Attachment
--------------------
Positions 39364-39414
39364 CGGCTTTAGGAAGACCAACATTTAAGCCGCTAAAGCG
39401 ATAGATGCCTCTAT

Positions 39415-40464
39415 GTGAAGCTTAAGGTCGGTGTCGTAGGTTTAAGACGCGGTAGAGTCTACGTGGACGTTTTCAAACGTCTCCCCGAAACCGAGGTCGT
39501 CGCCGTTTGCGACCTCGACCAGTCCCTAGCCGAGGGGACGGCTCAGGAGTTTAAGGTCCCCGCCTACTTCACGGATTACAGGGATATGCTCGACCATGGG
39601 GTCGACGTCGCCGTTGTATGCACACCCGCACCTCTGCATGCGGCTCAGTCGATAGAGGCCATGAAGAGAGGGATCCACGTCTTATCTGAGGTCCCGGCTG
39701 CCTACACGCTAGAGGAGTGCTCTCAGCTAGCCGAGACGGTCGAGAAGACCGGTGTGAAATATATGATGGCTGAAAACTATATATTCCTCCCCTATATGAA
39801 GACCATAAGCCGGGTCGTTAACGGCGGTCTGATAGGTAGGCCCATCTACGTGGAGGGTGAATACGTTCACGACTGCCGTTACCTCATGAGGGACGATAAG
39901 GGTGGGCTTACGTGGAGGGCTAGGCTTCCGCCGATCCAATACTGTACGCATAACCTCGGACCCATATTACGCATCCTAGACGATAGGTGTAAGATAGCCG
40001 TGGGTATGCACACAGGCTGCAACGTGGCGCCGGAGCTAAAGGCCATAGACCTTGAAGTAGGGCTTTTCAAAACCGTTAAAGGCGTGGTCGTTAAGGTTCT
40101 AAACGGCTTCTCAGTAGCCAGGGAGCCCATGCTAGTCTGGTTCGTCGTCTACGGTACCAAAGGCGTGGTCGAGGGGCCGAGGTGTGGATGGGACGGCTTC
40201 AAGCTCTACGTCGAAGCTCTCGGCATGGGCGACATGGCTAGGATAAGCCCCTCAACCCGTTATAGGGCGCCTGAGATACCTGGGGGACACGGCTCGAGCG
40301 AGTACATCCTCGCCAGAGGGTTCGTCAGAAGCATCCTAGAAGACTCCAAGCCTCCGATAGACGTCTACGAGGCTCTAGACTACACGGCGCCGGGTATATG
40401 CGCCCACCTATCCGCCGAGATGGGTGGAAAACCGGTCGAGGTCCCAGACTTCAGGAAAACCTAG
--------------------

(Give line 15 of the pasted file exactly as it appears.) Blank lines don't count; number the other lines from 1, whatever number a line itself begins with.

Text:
40401 CGCCCACCTATCCGCCGAGATGGGTGGAAAACCGGTCGAGGTCCCAGACTTCAGGAAAACCTAG